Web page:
The Khirki Village is a small community of around 90 families, residing in the heart of Delhi, yet carrying their age-old customs, beliefs and practices with them. According to the village’s traditional record keeper, a man by the name of Khoobi Singh migrated from Madhya Pradesh to Delhi along with his brothers in the 14th century and established the village. The dominant Chauhan community considers Khoobi to be the father of the village. For the last 700 years, the community has occupied the same space, witnessing the reign and fall of empires, the country's independence, and the modern state as it exists today.
The village, along with 300 other such settlements, is classified as an "urban village" by the Delhi Development Authority (DDA). New Delhi’s “urban villages” are the result of government land acquisition that began in 1912 (through the Land Acquisition Act, 1894) and continued into the 1960s. During the expansion prior to 1950, entire villages were purchased and traces of their existence completely removed from official maps. In contrast, from the 1950s onwards, the DDA acquired only village farmlands and left the residential quarters of these areas untouched. These residential pockets came to be known as “urban villages,” and share an ambiguous relationship with the planning and municipal authorities of the city. The term used for such settlements is ‘Lal Dora’, which refers to the boundary of the villages within which laws of corporations or urban authorities are not applicable. As a result, these settlements are an unplanned and dense maze of buildings and narrow streets.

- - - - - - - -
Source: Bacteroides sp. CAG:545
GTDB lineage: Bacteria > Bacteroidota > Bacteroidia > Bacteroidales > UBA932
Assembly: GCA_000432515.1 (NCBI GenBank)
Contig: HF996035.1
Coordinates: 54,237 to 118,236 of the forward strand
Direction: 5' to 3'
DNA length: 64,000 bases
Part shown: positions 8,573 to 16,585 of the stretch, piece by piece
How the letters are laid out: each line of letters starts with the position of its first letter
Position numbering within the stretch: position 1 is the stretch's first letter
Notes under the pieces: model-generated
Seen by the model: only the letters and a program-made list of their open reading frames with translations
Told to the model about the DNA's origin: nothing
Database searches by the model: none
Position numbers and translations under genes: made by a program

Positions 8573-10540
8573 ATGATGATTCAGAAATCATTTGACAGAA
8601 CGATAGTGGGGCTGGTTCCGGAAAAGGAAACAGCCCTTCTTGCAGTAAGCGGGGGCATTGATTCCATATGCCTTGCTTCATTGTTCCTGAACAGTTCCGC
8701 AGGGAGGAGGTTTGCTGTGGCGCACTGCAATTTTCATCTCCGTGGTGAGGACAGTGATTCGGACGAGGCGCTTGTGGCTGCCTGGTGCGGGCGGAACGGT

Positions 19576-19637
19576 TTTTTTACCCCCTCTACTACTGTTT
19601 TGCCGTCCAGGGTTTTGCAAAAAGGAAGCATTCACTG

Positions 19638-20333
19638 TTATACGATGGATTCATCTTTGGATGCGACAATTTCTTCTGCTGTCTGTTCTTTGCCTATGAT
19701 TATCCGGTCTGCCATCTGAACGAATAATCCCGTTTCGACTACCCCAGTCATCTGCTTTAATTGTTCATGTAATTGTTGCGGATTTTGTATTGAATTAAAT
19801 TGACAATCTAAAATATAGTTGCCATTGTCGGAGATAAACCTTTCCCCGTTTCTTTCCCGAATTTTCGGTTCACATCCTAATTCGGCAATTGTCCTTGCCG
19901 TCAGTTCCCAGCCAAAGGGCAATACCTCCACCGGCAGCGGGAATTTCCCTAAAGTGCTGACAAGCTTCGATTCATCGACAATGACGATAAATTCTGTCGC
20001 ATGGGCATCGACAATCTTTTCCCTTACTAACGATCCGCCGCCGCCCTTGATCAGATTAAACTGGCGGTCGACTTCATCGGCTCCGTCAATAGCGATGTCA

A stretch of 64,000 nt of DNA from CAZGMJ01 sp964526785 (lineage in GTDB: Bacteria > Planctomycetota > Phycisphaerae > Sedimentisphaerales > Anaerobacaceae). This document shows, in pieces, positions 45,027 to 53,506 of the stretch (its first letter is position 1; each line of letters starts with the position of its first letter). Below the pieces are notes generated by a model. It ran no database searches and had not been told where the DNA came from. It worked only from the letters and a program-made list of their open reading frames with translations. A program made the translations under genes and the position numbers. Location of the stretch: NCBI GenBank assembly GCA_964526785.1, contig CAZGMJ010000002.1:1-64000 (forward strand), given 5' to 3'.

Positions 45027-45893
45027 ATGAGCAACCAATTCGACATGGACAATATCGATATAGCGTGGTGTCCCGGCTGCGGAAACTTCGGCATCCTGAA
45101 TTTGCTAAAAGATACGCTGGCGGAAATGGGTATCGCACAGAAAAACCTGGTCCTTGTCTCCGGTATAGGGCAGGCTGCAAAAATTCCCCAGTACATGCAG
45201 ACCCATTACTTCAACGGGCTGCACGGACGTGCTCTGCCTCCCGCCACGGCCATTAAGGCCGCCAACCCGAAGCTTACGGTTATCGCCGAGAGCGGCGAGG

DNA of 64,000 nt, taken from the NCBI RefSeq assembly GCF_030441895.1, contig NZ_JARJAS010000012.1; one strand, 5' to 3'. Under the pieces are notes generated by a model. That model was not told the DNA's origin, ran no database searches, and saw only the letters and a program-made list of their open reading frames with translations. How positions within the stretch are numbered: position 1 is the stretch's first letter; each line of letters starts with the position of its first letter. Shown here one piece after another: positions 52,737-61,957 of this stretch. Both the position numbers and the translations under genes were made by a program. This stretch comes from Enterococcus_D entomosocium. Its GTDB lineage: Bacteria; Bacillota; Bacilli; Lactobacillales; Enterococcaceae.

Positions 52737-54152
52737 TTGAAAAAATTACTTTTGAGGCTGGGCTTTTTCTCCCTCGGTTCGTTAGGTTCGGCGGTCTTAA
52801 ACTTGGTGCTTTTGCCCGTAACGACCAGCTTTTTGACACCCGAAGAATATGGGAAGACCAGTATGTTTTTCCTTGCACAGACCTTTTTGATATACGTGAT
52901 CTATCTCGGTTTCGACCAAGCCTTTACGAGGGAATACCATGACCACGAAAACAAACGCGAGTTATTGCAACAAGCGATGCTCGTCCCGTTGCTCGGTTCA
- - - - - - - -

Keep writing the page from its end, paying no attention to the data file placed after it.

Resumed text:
Another layer makes the village more interesting: the presence of two Tughlaq era monuments. While the village today is an exclusive Hindu settlement, it derives its name from a 14th-century mosque, Khirki Masjid. The beautiful mosque was an architectural marvel for its time and is one of the last few remaining of this style. On the other side of the village is a seven-arched dam, Satpula, which was constructed by Emperor Feroz Shah Tughlaq as a means of water harvesting and storing. Today, both the monuments lie abandoned and almost look haunted. The village community, however, has several interesting stories to tell about their experiences with the monuments from a few decades ago.
With the rapid development of the city, the village has become an “urban village” and is no longer a small homogeneous community of the traditional village. The village’s outcrop, Khirki Extension, has grown quickly and is now even larger than the old village. The area was once the village’s grazing ground, and is now dotted with narrow lanes occupied by a diverse group of migrants to the city. This makes the area more vibrant. One can walk through the lanes of Khirki Extension and enjoy Afghani bread, Kerala stew and some African delicacies.
To know more about Firoz Shah Tughlaq and his first capital, read Sahapedia's interview with Nalini Thakur.